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1933 Reichsgesetzblatt, Part I,
terial Gazette of Reich and Prus-
Europe, published in Decrees,
Letter from Bormann to Lammers,
*Chart No. 1
18. FRANZ VON PAPEN
"A. POSITIONS HELD BY VON PAPEN.
(1) Awarded the Golden Party Badge by Hitler, thereby becoming member of NSDAP (2902-PS; Das Archiv vol. 48, p. 1614).
(2) Member of Reichstag, 1933-1945 (2902-PS).
(3) Reich Chancellor, 1 June 1932 to 2 December 1932, acting pro-tem between 17 November and 2 December (2902-PS).
(4) Vice Chancellor, 30 January 1933 to August 1934 (?) (Papen admits holding office only to 30 June 1934; he also admits that decrees published on 1 and 2 August 1934 carry his signa
ture as Vice-Chancellor, but claims this was either mistake or forgery) (2902-PS).
(5) Special Plenipotentiary for the Saar (13 November 1933 to 30 June 1934) (2902-PS).
(6) Negotiator of Concordat with Vatican (concluded 20 July 1933) (2655-PS).
(7) German Ambassador at Vienna (26 July 1934 to 4 February 1938), continuing thereafter to arrange Berchtesgaden meeting between Hitler and Schuschnigg and to participate in meeting itself (2902-PS).
B. AS EX-REICH CHANCELLOR AND PROMINENT POLITICAL LEADER, VON PAPEN USED HIS PERSONAL INFLUENCE TO PROMOTE THE ACCESSION OF THE NAZIS TO POWER.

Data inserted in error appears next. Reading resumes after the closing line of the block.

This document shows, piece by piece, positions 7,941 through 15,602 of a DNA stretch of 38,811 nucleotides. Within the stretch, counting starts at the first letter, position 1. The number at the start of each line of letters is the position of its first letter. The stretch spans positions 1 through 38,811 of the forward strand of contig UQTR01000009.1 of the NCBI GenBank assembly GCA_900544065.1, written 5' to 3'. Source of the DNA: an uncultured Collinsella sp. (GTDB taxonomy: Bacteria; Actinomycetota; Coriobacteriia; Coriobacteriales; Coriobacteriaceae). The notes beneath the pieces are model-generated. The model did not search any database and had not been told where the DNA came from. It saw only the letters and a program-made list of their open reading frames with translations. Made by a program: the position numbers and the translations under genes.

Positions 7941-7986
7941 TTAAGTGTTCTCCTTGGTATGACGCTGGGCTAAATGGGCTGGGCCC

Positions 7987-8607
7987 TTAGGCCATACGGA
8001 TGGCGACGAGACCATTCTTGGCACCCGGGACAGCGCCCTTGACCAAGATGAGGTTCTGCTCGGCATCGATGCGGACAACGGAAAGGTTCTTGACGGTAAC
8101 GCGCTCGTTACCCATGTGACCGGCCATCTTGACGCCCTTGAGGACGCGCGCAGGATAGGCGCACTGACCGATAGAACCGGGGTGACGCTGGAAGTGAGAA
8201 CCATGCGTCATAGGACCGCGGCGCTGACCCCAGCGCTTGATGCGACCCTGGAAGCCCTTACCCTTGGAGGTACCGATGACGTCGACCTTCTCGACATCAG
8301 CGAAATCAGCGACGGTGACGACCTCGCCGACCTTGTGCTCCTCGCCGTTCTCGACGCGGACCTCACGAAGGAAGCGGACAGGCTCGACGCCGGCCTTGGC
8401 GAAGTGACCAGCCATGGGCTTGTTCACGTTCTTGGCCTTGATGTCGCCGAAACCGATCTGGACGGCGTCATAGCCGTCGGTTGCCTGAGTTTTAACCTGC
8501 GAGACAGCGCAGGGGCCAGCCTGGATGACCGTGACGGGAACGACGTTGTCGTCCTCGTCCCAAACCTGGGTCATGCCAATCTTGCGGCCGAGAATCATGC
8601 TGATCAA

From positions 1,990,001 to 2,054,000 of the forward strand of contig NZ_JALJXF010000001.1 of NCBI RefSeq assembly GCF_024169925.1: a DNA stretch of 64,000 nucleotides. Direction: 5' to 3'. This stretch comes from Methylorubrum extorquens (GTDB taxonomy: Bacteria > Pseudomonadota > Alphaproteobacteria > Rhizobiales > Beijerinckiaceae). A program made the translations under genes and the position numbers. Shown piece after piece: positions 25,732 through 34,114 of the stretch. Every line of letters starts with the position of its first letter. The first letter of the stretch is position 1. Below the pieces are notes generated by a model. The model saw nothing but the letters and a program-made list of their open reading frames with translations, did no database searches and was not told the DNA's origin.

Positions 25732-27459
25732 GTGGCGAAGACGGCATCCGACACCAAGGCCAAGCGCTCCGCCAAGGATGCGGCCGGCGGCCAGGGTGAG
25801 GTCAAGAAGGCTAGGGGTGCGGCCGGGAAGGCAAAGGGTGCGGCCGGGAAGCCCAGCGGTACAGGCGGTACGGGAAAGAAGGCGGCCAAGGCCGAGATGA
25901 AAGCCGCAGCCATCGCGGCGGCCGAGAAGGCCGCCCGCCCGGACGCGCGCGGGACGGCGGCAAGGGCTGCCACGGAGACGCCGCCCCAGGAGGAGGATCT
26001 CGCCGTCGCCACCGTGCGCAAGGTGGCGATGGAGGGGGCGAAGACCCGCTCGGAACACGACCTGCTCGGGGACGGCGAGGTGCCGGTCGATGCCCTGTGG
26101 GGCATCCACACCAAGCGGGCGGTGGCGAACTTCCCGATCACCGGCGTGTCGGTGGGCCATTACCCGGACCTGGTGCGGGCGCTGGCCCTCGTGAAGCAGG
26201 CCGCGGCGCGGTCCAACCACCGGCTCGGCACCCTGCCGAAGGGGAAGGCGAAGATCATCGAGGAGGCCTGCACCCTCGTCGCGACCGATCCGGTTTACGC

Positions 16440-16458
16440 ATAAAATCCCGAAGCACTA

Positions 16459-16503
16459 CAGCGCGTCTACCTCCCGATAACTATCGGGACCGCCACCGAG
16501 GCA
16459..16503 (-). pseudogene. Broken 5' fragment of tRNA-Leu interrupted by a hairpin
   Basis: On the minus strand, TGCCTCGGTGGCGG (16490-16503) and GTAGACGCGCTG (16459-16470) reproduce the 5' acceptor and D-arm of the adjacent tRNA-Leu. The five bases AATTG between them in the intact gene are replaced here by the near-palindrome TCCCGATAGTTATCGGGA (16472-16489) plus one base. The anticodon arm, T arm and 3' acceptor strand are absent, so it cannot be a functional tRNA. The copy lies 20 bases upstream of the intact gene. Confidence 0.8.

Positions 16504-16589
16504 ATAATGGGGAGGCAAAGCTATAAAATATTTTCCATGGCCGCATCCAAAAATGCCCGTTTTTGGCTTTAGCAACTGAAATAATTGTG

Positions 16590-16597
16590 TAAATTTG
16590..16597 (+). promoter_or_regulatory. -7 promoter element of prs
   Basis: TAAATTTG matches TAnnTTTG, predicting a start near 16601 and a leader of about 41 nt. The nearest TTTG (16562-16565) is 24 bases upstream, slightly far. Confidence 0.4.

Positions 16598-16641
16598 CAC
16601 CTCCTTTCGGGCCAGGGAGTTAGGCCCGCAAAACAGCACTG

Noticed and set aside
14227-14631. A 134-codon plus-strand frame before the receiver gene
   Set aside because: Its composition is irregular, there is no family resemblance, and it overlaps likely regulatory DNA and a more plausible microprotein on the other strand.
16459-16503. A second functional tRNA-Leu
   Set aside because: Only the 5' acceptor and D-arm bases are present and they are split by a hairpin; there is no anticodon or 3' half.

(1) When von Papen began these efforts he was well aware of the Nazi program and Nazi methods. The official NSDAP program was open and notorious. For many years it had been published and republished in the Yearbook of the NSDAP and else
ere. The Nazis made no secret of their intention to make it the fundamental law of the State. The first three points of this program forecast a foreign policy predicated upon the absorption of "Germanic" populations outside the boundaries of the Reich, the abrogation of Versailles treaty limitations, and the acquisition of "Lebensraum." Points 4 to 8 foretold the ruthless elimination of the Jews, and the 25th point demanded "unlimited authority” of the central regime over the entire Reich as a means "for the execution of all this” (1708-PS).
Hitler and the other leaders of the Party repeatedly reiterated these views before 1933. Hitler himself subsequently pointed out that there was no excuse for misinterpreting Nazi intentions :
“When I came to power in 1933, our path lay unmistakably before us. Our internal policy had been exactly defined by our fifteen-year-old struggle. Our program, repeated a thousand times, obligated us to the German people. I should be a man without honor, worthy of being stoned, had I retracted a single step of the program I then enunciated
"My foreign policy had identical aims. My program was to abolish the Treaty of Versailles. It is futile nonsense for the rest of the world to pretend today that I did not reveal this program until 1933 or 1935 or 1937. Instead of listen